Back to Journals » Cancer Management and Research » Volume 2

Temsirolimus in the treatment of relapsed and/or refractory mantle cell lymphoma

Authors Galimberti S, Petrini M

Published 28 June 2010 Volume 2010:2 Pages 181—189


Review by Single anonymous peer review

Peer reviewer comments 2

S Galimberti, M Petrini

Department of Oncology, Transplant and Advances in Medicine, Section of Hematology, University of Pisa, Pisa, Italy

Abstract: Patients with mantle cell lymphoma (MCL) have a poor prognosis; consequently, new therapeutic approaches, such as rapamycin and its derivates, mammalian target of rapamycin (mTOR) inhibitors, are warranted. Temsirolimus (also known as CCI-779), a dihydroester of rapamycin, in MCL cell lines inhibited mTOR, downregulated p21 and v-Raf, and induced autophagy.The first clinical trial in MCL patients was performed using 250 mg of temsirolimus weekly for 6–12 cycles. The overall response rate was 38%; the median time to progression was 6.5 months, median overall survival was 12 months, and the median duration of response was 6.9 months. At lower dose (25 mg/week), the overall response rate was 41%, median overall survival was 14 months, and time to progression was 6 months. In another trial, 162 patients were randomly assigned to receive temsirolimus at 2 different doses (175 mg/week for 3 weeks, then 75 mg or 25 mg/week) or a treatment chosen by the investigator among the most frequently adopted single agents for treatment of relapsed MCL. Patients treated with 175/75 mg of temsirolimus had significantly higher response rates and longer progression-free survival than those treated with investigator’s choice therapy. These data support the use of mTOR inhibitors for the treatment of MCL, probably in combination with other agents, such as antiangiogenic drugs or histone acetylase inhibitors.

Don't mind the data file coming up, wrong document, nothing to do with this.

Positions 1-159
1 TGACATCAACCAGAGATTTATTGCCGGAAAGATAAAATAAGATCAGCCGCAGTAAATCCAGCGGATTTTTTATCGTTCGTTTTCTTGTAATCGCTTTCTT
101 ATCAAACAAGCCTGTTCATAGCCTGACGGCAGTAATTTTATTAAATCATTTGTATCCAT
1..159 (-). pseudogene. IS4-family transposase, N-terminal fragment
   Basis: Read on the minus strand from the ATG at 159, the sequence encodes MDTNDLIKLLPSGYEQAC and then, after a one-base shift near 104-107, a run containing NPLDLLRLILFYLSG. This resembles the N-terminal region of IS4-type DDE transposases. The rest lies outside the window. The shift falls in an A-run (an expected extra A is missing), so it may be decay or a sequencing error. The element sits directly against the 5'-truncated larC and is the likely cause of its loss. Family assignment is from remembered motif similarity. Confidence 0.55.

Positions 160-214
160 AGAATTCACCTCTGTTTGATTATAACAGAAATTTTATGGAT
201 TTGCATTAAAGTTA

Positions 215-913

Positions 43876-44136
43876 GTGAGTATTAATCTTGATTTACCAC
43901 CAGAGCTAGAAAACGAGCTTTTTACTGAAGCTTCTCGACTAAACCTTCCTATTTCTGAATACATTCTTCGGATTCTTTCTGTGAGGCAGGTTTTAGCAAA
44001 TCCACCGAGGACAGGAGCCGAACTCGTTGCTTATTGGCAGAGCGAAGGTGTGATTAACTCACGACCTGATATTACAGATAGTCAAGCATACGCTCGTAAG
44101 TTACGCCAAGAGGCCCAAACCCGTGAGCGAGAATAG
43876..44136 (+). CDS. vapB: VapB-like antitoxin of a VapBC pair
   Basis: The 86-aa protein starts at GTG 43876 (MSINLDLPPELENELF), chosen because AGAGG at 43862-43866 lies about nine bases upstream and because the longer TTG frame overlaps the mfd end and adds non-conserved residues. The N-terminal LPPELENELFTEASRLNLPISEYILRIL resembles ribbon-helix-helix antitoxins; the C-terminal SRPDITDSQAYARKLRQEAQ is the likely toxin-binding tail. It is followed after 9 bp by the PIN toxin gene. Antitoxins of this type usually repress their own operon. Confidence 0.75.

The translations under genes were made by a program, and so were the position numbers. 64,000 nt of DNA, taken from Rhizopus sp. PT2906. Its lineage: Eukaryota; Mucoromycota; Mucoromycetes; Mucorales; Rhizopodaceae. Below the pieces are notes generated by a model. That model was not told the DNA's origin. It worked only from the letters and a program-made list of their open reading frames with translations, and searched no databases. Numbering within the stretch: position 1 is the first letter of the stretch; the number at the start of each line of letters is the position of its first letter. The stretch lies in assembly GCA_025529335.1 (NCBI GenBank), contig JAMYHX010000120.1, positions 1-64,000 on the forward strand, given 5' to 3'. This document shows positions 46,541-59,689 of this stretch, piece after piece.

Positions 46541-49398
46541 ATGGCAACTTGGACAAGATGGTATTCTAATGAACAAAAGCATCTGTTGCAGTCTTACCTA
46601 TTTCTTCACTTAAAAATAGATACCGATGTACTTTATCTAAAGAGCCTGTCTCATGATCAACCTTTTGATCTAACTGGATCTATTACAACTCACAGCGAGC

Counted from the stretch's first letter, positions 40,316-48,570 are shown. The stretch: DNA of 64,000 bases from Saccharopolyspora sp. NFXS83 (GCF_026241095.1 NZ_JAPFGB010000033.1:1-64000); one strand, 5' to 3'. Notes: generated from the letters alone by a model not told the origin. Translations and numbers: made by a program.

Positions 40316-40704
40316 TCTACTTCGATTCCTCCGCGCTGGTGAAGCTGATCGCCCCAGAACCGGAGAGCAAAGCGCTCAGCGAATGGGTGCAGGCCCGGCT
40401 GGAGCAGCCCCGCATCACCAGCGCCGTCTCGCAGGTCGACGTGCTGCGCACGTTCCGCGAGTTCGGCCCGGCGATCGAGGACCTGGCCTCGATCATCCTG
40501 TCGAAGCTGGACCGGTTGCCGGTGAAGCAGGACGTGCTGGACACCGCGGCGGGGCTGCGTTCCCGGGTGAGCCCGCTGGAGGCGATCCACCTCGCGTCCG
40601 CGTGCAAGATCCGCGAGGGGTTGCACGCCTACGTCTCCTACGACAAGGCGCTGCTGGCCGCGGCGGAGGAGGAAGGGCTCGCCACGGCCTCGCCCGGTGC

Keyword: mTOR rapamycin, PI3K/Akt, p7056K, 4E-BP1

Creative Commons License © 2010 The Author(s). This work is published and licensed by Dove Medical Press Limited. The full terms of this license are available at and incorporate the Creative Commons Attribution - Non Commercial (unported, v3.0) License. By accessing the work you hereby accept the Terms. Non-commercial uses of the work are permitted without any further permission from Dove Medical Press Limited, provided the work is properly attributed. For permission for commercial use of this work, please see paragraphs 4.2 and 5 of our Terms.